She did not find this kind of wide community, however, in a meeting she attended that was “full of the unresolved conflict and prejudices that affect Friends today.” She has found similar dynamics in other Quaker groups: “While I find the worship completely dynamic, unlike any other form of gathering and worship that I’ve experienced, I seem to run into road block after road block socially among Friends. My perception is that it’s race-based on both sides. This is not an accusation but more a shining of light on a deep wound that all Friends could benefit from looking at and pouring attention to for Spirit to continue to slowly heal. I’m so thankful for the Friends who are doing that on their racial and social justice committees and for Friends like Donna McDaniel and Vanessa Julye whose book Fit for Freedom, Not for Friendship has been an enormous resource along this slow journey. I long for more worship sharing around topics of race and other social barriers that still need enormous healing in the nation and therefore, naturally, still in the Society of Friends.”
Elizabeth prays to help create a nurturing “container” for transformation. She hopes to “learn to weather more of these storms together and not in isolation. I pray for the courage to participate with a whole heart…”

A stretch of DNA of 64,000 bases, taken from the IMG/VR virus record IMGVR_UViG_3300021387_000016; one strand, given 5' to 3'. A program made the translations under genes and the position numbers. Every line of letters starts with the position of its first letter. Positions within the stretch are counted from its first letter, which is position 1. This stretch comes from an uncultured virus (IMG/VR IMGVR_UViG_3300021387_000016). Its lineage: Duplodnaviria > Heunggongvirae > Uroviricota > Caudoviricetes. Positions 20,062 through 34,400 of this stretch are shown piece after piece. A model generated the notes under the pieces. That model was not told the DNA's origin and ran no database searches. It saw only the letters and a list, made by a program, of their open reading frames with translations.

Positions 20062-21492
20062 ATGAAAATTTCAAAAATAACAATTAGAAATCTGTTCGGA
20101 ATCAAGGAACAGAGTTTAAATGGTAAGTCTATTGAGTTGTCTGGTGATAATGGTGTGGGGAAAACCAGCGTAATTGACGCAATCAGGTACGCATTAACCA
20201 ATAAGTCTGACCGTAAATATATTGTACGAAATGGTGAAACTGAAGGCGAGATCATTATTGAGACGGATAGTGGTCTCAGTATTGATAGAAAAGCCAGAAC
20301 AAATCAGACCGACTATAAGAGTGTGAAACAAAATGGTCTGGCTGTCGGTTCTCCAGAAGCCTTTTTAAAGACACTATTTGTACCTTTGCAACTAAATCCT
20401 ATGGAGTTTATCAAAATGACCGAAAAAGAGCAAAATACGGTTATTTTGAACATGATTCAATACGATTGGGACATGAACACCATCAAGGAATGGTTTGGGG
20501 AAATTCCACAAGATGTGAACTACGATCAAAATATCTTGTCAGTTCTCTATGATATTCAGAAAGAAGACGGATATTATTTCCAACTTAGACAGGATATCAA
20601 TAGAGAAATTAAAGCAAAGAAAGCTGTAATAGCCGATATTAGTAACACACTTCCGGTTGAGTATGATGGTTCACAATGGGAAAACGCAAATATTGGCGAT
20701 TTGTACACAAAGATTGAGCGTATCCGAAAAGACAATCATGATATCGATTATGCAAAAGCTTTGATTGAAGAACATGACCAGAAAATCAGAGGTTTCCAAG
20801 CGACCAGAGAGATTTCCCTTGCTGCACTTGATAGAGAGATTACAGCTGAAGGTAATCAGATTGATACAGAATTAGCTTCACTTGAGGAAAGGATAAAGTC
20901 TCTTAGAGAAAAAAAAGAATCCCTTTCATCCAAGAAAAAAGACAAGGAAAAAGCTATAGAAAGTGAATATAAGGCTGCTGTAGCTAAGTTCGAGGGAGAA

Rhonda discovered that over time she grew into her community like a branch on a vine, and that giving and receiving from her Quaker meeting became part of one flow. John 15:5 speaks to her of community: I am the vine, you are the branches. Those who abide in me and I in them bear much fruit, because apart from me you can do nothing. This passage resonates with her “relationship with God through the meeting.” She reports that, “Over the past year or so, we have become more intentional about enhancing the depth of our community and exploring our Quaker roots. Now, worship feels more vital and we have a clearer sense of the Spirit moving among us.”
She has been surprised to discover how she herself has benefitted while serving her meeting, and how, in doing so, she has become a part of the meeting in a new way: “Over the past couple weeks, I have discerned that I am being led to grow more fully into who God wants me to be through one of the meeting’s ministries. I know it shouldn’t surprise me, but I have a strong tendency to try to ‘go it alone,’ discrediting my role in the community and not believing that the meeting is God’s and the Christ works through the meeting. I thought that I needed to figure out what my spiritual gifts were so I could determine what I needed to do, quite independent of the meeting. Now, I believe that my participation in the meeting has allowed Christ to live in and move through me, so that I, in conjunction with the meeting, might do Christ’s work in the world.”
Gathered Into Community Today: In what ways have you, others, and your meeting been brought together into a spiritual unity or community? What, if anything, has stood in the way of that?
* * * * * This post is part of a series about Ten Elements of the Quaker Spiritual Journey. The next post will describe Leadings of the Spirit. * * * * *
(c) 2013 Marcelle Martin